# Gantt Charts

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This mini-tutorial illustrates the use of the Bar Origin graphing role in a creative fashion to create a rudimentary Gantt chart. A Gantt chart displays a time line showing when various tasks occur in a product schedule. The use of graphing roles, and assigning graphing dimensions to graphing roles, presented by Analyica 4.0 provides a very flexible graphing framework, mastery of which allows you to present an extremely wide variety of data presentations. This tutorial provides one example that may help you develop a further mastery of graphing roles.

In the role-based graphing paradigm found in Analytica, a bar in a bar chart is a depiction of a data point. Each bar has potentially three component dimensions to it, determining where the bar is located along the horizontal axis (or vertical axis if Swap XY is on), where the bar starts (its origin), and where the bar ends (its primary value). Using graphing roles to control each of these elements, it is possible to position bars in creative ways, resulting in a wide variety of possible data presentations. The rudimentary Gantt chart is such an example, and illustrative of how these roles are controlled, as well as how multiple data to graph is assembled into a single graph.

## Components of a Gantt Chart A Gantt chart is composed of task segments, each segment composed of three pieces of information:

• The task that the segment belongs to.
• The start time for the task segment
• The end time for the task segment.

In the graph above, The task segment at the top left is part of task h, starts at 1 and ends at 2.

There are several ways that this data can be organized in your model. For example:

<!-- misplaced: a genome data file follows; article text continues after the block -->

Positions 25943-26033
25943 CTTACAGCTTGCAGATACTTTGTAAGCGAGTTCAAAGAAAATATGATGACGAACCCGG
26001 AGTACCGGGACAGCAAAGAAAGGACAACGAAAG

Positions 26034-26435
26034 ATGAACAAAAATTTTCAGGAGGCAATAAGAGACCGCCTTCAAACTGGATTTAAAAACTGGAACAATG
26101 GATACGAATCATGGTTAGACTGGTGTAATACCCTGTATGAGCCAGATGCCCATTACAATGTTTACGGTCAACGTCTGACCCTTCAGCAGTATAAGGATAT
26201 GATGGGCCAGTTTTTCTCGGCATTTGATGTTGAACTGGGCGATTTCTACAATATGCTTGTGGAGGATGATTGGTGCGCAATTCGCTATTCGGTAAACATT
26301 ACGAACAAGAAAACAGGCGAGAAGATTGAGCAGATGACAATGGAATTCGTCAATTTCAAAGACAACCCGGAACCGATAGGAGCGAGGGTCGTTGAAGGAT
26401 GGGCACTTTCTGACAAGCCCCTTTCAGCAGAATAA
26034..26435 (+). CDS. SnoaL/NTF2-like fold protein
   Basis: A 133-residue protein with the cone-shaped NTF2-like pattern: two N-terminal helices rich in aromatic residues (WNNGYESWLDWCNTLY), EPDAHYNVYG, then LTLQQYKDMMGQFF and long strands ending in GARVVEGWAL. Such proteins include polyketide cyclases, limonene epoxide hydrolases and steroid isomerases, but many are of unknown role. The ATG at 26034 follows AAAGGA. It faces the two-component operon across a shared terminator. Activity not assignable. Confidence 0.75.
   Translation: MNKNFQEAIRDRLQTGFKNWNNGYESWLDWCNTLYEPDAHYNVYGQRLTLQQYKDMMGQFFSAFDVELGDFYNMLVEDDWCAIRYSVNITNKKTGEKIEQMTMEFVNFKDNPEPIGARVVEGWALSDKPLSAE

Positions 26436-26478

• You could have three separate variables, each indexed by Task_Seg
• You could have one two-dimensional table containing the start and end times of each task-segment, and a separate variable mapping task segment to task.
• You could have a single two-dimensional table containing three columns.

In this tutorial, we use the second arrangement, and leave the other two cases as exercises.

## Arrange the Data

To save time, I've gathered and arranged the data for you already to provide a starting point. This model contains the data that we will use for graphing. If this were a real modeling application, the data here would probably be computed based on various modeling assumptions and projections. Since this mini-tutorial focuses on graphing concepts, I've provided pre-canned data to work with.

3. Show the result table for Task_Segment_Duration. Here we have the start and end times for each task segment. For example task segment 6 starts on day 7 and ends on day 9.

From the graphing perspective, here is the important thing to observe about this data. We want each of the rows shown in this table to serve a separate role in the graph we are about to create. The start should determine the left-edge of the bar (the bar-origin role), and the end should determine the right-edge of the bar when each bar is plotted. We can view each column of this table as providing a graphing coordinate -- two numbers specifying (or partially specifying) how a data point (in this case a bar segment is the data point) is to be displayed on the graph. We will call the index, Start_End, a coordinate index, since it indexes each graphing coordinate vector.

4. Close that window and show the result table for Seg_to_task. Here you can see how each task segment is mapped to its task. We've used the letters 'A' through 'H' as task names.